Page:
http://www.bankers.asn.au/Submissions/Personal-Property-Securities/Personal-Property-Securities

Beware!

  • Some banks are not using this form of release.

  • Some banks are using a modified version of this form.

  • Non-banks will probably have their own form of release.

  • A financing change statement cannot be registered in certain circumstances, for example for a ‘non ALLPAAP’ security where only some collateral is released.

  • The ABA release is issued in favor of the grantor/vendor i.e. not the purchaser.

  • Some releases provide that the security holder will lodge the financing change statement within 10 business days of providing the release.

4.  Contract of sale of real estate

Some contracts of sale of real estate may not include a PPS Act clause.

4.1  General condition 7

A PPS Act clause, general condition 7 (GC7) was included in the March 2012 version of the contract of sale of real estate, as prescribed by the Estate Agents (Contracts) Regulations 2008.

The LIV has published a new version of the contract of sale of real estate dated June 2013. In this latest version of the prescribed contract of sale of real estate, GC 7 is replaced with a special condition.

The following should be considered in relation to the new GC 7:

  • The word ‘property’ is used in GC 7.1. This may give rise to some confusion as to whether or not the property is only the land or includes any personal property. Consider defining ‘property’ as the land plus any ‘personal property’ for the purpose of GC 7.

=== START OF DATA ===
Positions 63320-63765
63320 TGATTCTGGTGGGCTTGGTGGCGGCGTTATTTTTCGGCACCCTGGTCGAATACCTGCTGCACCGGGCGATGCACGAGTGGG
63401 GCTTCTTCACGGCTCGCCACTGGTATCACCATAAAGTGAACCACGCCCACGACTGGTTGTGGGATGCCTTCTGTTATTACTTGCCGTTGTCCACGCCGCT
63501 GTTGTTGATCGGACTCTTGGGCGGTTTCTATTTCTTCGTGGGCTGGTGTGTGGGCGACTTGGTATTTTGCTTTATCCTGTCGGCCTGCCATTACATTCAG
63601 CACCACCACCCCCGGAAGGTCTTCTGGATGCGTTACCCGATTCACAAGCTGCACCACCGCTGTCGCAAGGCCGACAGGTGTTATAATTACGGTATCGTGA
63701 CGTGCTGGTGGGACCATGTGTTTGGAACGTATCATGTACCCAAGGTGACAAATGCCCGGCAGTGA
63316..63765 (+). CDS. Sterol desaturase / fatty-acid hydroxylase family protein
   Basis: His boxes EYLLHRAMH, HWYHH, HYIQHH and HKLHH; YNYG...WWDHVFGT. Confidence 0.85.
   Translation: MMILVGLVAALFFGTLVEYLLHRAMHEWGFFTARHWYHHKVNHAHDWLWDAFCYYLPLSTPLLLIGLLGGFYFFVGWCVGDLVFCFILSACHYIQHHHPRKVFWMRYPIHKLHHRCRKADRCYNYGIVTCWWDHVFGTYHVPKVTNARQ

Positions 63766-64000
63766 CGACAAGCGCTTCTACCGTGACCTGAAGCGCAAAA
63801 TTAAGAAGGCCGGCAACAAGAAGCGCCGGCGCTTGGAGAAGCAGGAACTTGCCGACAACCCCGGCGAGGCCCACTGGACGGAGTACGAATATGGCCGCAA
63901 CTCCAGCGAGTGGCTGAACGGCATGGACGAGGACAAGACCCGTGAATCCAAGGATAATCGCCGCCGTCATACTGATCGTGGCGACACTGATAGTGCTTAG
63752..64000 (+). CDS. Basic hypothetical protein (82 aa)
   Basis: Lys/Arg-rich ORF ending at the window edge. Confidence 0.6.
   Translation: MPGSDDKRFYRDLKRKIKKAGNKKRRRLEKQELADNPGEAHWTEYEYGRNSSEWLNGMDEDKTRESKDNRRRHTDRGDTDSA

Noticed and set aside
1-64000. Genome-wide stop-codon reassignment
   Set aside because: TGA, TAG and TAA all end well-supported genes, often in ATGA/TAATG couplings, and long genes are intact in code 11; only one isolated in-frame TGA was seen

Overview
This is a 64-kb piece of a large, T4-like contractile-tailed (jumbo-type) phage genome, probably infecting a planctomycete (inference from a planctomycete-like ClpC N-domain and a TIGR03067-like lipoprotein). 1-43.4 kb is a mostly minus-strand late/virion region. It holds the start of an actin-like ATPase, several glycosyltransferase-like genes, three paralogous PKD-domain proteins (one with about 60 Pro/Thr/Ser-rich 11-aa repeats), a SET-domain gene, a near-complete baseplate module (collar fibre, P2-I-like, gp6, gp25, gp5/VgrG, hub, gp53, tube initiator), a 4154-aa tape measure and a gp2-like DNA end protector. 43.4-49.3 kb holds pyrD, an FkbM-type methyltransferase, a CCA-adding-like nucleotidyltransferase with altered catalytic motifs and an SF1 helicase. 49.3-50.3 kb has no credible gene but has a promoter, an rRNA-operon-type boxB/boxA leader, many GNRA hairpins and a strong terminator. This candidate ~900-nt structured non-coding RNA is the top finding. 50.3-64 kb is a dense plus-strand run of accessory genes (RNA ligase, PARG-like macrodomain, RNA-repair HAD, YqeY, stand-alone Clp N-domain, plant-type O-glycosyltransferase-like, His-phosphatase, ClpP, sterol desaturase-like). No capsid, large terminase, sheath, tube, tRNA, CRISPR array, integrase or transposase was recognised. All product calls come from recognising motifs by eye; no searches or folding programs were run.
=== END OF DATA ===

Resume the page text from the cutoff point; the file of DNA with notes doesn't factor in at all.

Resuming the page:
• GC 7.2 requires the vendor to provide their date of birth.  Consider imposing an obligation on the vendor to provide evidence of their date of birth. For example a certified copy of a driver’s licence.
  • Consider imposing an obligation on the vendor, that the vendor will not allow any PPS Register registrations to occur after the day of sale in relation to any personal property sold to the purchaser.

4.2  Other matters to consider

In addition to the matters raised in relation to GC 7, practitioners should consider the following matters:

  • Where there is no PPS Act clause in the contract, a condition to require any or which security interest to be released. For example, a release of a security interest over any goods included in the sale.
  • Include any relevant PPS Register registration numbers in the contract for the avoidance of any doubt especially in relation to describing the releases which must be provided at settlement.
  • Where a full release is to be provided, a condition in the contract that any relevant secured party will register the necessary financing change statement within a reasonable specified period after the release being provided.
  • An obligation imposed on the vendor to procure the grantor to do all things necessary to enable the transfer of any security interest to the purchaser.  For example, the vendor may have registered a security interest over a cash deposit given by the tenant. Depending on the wording of the lease, the tenant (or grantor) may need to assign the security interest to the purchaser.